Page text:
Wednesday, January 18, 2023

Quote of the Day (Bernard Bailyn, on Why the Numbers for the African Slave Trade Matter)

“It matters that the overall magnitude of the African diaspora is now quite definitely known: that…eleven million Africans were forcibly carried abroad, more than nine million of them to the Americas. It matters—it stretches the imagination to visualize—that at the height of the British slave trade, in the 1790s, one large slave vessel left England for Africa every other day. It matters that slave rebellions occurred on approximately 10 percent of all slave ships, that 10 percent of the slaves on such voyages were killed in the insurrections (which totals 100,000 deaths, 1500–1867), and that the fear of insurrection increased shipboard staffing and other expenses on the Middle Passage by 18 percent, costs that if invested in enlarged shipments would have led to the enslavement of one million more Africans than were actually forced into the system over the course of the long eighteenth century. It matters that the incidence of revolts did not increase with the decline in crew size, hence that slave-centered factors determined the uprisings. It matters that shore-based attacks on European slave ships were twenty times more likely in the Senegal and Gambia River areas than elsewhere in Atlantic Africa. It matters that shipboard mortality (only 50 percent of all slave deaths—the rest occurred in Africa or at embarkation) did not increase with the length of the voyages or with the number of slaves per ship (‘tighter packing’) but did vary according to African ports of departure. It matters that French slave ships left Africa with an average load of close to 320 captives; that one such vessel sailed with 900 slaves; that another lost 408 Africans on a single Atlantic voyage; that 92 percent of the ‘cargo’ on another French vessel were children; and that the average number of captives on French vessels rose from 261 in the seventeenth century to 340 at the end of the eighteenth century. It is astonishing simply to attempt to visualize the consequences of the fact that in one year, 1790, French ships landed at least 40,000 slaves on the small island of St. Domingue, 19,000 of them (equal to the entire population of contemporary Boston) at the small port of Cap Français—and to consider the profound effect that fact must have had.”—Pulitzer Prize-winning American historian Bernard Bailyn (1922-2020), “Considering the Slave Trade,” in Sometimes an Art: Nine Essays on History (2015)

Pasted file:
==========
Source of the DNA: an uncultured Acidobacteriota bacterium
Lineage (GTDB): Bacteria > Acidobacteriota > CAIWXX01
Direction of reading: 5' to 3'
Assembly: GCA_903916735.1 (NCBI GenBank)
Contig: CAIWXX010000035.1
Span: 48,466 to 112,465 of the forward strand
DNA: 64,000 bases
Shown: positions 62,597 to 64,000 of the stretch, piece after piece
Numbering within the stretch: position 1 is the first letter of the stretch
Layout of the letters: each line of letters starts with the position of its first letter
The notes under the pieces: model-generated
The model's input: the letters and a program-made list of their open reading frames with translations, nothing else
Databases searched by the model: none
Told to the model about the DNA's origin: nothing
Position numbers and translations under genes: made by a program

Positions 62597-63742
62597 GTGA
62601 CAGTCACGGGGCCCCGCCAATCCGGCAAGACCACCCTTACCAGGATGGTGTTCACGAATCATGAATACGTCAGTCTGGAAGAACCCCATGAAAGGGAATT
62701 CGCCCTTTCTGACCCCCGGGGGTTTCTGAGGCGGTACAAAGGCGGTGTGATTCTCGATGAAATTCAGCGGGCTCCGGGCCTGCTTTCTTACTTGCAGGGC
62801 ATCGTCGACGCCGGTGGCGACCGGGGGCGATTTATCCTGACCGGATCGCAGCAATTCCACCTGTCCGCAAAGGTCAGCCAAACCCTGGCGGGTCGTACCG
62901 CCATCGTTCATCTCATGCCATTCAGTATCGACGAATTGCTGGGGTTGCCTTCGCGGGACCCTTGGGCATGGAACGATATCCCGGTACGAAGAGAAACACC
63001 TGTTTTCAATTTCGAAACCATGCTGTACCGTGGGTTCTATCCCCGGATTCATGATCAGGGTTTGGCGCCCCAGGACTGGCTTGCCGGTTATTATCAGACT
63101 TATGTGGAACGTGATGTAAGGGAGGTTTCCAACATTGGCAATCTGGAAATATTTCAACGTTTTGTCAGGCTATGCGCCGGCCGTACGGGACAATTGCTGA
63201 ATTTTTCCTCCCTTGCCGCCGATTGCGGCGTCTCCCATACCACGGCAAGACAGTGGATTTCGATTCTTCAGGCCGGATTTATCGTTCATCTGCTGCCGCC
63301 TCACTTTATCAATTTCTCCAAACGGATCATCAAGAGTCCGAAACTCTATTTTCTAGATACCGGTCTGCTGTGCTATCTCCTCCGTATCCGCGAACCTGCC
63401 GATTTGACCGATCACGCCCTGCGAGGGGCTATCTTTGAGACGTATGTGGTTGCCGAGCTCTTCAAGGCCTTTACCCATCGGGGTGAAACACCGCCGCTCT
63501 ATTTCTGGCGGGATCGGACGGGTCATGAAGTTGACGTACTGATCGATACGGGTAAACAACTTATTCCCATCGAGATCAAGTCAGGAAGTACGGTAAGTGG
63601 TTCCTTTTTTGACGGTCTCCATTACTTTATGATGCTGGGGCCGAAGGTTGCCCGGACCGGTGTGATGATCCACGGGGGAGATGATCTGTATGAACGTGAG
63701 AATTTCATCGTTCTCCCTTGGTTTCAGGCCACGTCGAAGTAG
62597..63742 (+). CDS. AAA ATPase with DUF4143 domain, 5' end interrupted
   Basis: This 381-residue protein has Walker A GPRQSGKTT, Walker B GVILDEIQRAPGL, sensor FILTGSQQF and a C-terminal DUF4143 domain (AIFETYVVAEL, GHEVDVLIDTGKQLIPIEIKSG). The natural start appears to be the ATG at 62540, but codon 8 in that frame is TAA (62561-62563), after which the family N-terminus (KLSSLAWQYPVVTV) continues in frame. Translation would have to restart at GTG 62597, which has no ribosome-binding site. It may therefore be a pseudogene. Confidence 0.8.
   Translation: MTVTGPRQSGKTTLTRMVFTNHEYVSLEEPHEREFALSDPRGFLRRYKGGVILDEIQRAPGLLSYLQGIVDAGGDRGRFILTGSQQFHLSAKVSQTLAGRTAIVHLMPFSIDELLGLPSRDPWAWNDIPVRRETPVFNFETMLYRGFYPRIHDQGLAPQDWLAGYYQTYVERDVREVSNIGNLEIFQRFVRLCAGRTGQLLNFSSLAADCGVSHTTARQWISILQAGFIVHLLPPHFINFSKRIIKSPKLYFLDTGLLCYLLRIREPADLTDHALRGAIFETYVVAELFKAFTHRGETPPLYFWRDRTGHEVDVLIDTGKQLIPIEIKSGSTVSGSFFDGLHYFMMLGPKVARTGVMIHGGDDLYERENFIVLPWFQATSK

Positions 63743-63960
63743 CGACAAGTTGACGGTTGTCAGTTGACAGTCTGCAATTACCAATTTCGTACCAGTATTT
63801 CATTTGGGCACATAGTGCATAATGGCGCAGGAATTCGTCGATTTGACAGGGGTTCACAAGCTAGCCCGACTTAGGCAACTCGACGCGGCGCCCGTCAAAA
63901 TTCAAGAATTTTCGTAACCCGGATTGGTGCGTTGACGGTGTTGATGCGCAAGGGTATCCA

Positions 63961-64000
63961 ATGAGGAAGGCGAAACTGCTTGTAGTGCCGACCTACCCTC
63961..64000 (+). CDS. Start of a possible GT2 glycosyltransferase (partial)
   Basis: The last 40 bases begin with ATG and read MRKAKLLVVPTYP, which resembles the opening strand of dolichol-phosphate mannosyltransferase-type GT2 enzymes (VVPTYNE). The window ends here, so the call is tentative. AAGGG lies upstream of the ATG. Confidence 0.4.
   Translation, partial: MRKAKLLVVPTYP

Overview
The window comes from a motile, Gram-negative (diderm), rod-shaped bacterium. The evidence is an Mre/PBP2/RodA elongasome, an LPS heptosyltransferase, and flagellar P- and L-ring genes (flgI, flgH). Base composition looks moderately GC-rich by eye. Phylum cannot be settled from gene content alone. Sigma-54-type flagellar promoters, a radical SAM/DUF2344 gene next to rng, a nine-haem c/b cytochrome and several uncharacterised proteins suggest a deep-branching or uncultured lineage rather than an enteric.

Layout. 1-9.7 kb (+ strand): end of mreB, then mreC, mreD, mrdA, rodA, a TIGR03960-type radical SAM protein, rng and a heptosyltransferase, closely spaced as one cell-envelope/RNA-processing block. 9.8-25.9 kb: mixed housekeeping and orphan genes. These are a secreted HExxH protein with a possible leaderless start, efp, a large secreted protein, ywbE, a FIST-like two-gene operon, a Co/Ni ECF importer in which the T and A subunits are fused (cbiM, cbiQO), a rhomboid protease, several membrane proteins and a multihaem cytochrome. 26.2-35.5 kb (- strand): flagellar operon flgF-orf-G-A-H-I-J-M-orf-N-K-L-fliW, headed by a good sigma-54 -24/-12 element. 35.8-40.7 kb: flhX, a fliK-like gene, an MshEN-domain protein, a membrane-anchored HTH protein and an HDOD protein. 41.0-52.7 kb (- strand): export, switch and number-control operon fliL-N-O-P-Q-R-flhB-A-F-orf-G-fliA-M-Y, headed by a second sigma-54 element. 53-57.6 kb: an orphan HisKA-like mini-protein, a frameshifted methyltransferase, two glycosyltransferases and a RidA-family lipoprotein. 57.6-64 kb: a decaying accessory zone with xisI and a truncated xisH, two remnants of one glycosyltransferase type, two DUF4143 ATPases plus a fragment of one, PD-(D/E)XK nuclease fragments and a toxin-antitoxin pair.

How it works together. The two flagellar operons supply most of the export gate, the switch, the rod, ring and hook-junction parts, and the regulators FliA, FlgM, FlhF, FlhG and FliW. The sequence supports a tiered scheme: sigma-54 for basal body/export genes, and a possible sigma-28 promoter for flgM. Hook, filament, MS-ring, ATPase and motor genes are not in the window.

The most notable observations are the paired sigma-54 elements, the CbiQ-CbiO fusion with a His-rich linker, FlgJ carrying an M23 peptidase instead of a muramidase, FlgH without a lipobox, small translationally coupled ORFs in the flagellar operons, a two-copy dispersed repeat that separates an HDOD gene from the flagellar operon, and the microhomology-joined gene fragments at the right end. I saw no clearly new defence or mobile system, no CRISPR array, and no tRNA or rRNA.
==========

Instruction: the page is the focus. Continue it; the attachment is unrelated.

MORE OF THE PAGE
The image accompanying this post, “The Abolition of the Slave Trade,” an engraving by Isaac Cruikshank, shows British Captain John Kimber on the deck of the Recovery, with the girl he was alleged to have whipped to death.

More than two centuries after it was published, the picture still has the power to shock—but, in another sense, how could it have been worse than the above facts cited by Bailyn--or, for that matter, the resistance of so many in the United States to educating students why slavery was so horrendous and yet so persistent?

Kimber was acquitted of the girl’s murder after a trial in 1792, but the case was instrumental in mobilizing public opinion behind William Wilberforce’s campaign to outlaw the slave trade in the British Empire. It would take a bloody civil war to end slavery in the United States, but we are living still with its consequences.

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